Snapshot: David Berkeley, songwriter, writer

David Berkeley. Photos: Pete Rosos

By Pete Rosos

David Berkeley is an acclaimed songwriter with five albums under his belt. He was a guest on “This American Life” and tours all over America and beyond. Berkeley was a student of philosophy and literature at Harvard, worked for “Outside” magazine, has guided whitewater rafting trips, and has taught public school. Last January he published a book of essays entitled “140 Goats and a Guitar” which tells the stories behind the songs on his newest album. Berkeley lives in Berkeley with his wife and two sons. He plays at the Subterranean Art House in Berkeley on January 21st at 8:00 pm.

When did you arrive in Berkeley?
Last August. But given my name (which is actually my middle name) it feels like I’ve been here for quite a bit longer.

What’s your hood?
West Berkeley, I suppose.

As a child, what did you want to be when you grew up?
Oddly, I don’t think I thought about it that much. I’m not sure what that says, as my 5-year old talks all the time about the seven things he wants to be. At some point, though, pretty early on, I started wanting to write. And I sang all the time when I was little. I think I always wanted to be onstage.

Where and when are you happiest?
Do I have to name just one? Reading to my son. Coming up with a new melody. Singing to a silent room. Tending a fire.

Which living person do you most admire?
I think we’d all probably say Herman Cain, no?

What drives you mad?
The 4-way stop heading into the Marina at the end of University. Well, that and Congress.

If you could change something about yourself, what would it be?
I’d only need about three hours of sleep a night.

Who, or what, is the love of your life?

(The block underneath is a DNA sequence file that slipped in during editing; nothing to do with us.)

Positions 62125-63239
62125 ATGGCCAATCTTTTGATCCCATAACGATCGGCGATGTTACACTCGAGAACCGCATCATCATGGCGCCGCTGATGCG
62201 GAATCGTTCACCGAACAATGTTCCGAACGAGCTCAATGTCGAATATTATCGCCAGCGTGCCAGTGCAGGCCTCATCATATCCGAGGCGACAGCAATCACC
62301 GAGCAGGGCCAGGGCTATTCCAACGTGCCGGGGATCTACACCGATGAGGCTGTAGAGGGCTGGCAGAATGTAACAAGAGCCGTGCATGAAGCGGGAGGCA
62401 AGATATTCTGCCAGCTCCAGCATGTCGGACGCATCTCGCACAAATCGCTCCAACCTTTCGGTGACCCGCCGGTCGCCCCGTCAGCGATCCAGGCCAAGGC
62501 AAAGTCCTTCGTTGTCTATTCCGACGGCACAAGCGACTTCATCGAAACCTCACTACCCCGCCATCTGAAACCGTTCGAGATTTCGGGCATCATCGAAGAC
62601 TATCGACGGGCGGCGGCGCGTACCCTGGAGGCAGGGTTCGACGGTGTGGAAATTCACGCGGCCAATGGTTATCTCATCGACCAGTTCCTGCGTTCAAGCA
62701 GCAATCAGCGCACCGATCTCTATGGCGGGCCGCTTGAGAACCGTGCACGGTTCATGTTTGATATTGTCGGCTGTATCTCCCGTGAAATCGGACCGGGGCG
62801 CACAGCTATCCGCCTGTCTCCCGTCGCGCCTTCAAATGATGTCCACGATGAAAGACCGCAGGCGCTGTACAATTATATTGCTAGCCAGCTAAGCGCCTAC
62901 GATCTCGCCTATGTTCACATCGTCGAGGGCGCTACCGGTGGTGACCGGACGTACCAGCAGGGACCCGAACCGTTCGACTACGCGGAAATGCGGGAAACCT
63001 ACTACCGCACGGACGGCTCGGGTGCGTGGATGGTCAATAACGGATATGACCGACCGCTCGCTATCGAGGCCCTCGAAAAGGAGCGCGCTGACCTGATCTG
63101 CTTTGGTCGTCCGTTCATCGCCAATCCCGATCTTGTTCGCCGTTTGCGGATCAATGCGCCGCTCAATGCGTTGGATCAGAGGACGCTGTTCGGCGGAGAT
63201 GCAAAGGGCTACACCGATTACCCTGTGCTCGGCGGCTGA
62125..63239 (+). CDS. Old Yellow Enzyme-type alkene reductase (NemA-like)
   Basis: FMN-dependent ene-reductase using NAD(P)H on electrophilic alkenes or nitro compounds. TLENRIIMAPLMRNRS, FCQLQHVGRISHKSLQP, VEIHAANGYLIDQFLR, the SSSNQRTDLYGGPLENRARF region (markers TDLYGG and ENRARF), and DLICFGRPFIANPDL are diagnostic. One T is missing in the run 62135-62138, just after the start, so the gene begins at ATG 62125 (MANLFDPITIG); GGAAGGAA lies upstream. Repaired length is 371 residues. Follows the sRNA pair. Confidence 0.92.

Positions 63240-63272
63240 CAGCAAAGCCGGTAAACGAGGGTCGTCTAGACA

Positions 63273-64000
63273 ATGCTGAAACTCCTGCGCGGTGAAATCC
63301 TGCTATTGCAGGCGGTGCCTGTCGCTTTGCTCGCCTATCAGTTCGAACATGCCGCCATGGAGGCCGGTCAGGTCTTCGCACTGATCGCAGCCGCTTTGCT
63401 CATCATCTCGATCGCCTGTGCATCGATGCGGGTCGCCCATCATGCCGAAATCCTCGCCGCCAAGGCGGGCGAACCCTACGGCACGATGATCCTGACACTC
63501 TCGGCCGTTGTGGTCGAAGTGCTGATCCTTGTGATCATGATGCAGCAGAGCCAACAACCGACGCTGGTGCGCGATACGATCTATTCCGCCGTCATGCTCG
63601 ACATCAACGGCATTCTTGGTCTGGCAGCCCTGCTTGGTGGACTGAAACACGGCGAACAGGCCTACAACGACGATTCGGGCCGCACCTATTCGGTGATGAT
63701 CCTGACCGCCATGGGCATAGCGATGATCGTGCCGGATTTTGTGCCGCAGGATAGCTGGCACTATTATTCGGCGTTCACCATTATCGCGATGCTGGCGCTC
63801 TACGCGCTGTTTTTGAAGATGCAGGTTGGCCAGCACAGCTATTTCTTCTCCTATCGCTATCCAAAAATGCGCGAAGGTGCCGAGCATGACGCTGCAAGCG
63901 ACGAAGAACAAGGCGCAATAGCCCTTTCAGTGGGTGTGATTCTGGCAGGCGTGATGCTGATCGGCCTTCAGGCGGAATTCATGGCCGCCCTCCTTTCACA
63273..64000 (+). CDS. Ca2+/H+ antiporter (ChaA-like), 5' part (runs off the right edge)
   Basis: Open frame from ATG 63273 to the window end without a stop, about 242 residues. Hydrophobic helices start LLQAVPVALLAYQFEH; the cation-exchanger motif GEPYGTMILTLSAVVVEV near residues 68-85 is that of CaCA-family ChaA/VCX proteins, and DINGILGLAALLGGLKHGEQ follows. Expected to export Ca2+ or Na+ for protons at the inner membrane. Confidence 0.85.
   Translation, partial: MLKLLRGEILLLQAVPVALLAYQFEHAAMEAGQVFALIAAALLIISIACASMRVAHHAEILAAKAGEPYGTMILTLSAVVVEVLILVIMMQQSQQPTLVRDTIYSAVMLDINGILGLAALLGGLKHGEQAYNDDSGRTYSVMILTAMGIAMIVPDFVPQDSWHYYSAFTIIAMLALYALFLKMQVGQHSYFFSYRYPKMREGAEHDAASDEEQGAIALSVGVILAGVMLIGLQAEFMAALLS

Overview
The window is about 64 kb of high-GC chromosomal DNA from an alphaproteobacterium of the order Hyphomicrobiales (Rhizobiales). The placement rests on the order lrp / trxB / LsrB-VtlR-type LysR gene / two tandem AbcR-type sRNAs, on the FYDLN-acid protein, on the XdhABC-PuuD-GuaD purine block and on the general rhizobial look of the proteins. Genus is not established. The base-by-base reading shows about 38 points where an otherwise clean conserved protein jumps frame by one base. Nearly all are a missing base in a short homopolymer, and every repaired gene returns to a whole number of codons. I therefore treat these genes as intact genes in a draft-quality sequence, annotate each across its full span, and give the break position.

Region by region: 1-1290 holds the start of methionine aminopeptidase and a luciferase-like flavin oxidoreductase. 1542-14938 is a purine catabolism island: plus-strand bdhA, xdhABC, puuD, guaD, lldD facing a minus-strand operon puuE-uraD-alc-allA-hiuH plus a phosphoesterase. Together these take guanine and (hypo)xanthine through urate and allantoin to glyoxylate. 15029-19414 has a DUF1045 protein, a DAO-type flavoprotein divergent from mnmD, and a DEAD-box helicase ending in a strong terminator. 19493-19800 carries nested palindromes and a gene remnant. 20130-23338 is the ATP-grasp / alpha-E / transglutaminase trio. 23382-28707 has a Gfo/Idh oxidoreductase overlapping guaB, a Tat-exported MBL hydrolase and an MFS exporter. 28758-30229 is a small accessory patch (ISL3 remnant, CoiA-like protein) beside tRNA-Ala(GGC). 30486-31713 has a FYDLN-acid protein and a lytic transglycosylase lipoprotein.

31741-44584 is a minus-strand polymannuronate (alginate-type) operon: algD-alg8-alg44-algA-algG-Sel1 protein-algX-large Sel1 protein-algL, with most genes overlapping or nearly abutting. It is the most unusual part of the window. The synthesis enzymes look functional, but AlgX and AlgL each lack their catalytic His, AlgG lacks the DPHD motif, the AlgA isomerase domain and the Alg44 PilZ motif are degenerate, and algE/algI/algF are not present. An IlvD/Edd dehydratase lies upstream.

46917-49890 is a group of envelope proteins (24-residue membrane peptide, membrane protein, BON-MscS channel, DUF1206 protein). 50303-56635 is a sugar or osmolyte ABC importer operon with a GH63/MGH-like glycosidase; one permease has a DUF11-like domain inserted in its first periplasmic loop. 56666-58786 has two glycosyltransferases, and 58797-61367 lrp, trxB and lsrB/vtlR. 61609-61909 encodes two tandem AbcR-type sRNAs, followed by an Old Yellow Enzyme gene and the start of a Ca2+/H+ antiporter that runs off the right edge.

Sarah’s been the love of my life since I met her on our first day of college. She shares the title now with our two boys, Jackson and Noah.

What is the craziest thing you’ve ever done?
I can tell you the most recent crazy thing, which is that I just returned from Las Vegas where I was hired to perform a surprise serenade for a couple taking a gondola ride at the Venetian Hotel. After my singing, the guy got down on his knee and proposed. It’s actually not the first time I’ve done this (though it was the first time in Vegas). Including my own proposal, I’m batting 100.

What three things would you take to a desert island?
See answer to number 8. If it’s cheating to bring people, I could answer like Dwight from [TV show] “The Office”: a hunting knife, strike-anywhere matches and sunscreen. Or how about my guitar, a huge blank book and some kind of pen that never dries up?

What does Berkeley mean to you?
Amazing food. Proximity to great hiking and beaches. Crisp mornings and nights. Fog and eucalyptus trees. The Greek Theater.

If you didn’t live in Berkeley, where would you live?
We spent a year living in Corsica in a tiny mountain village (pop. 38) while my wife did field work for her PhD in anthropology. I’d go back there.

Berkeleyside’s “Snapshot” column, inspired by the Proust Questionnaire, is an occasional series by Pete Rosos in which we take a moment to get to know some of Berkeley’s most interesting people. Rosos is a freelance photographer, husband, and father of two who lives in south Berkeley. Previous Snapshots: Urban Ore founder Dan KnappJessica Williams, owner of Brushstrokes Studio, and Doris Moskowitz, owner, Moe’s Books. Let us know in the Comments who you would like to see featured here.

Print Friendly
Tagged
  • Berkeley friend

    Arlene Blum.  As a mountaineer, she led the first American—and all-women’s—ascent of Annapurna;  as a scientist, she was instrumental in banning Tris, the carcinogenic chemical used as a flame retardant on children’s sleepwear;  she founded and leads the Green Science Policy Institute, which provides unbiased scientific data to government, industry, and non-governmental organizations to facilitate more informed decision-making about chemicals used in consumer products.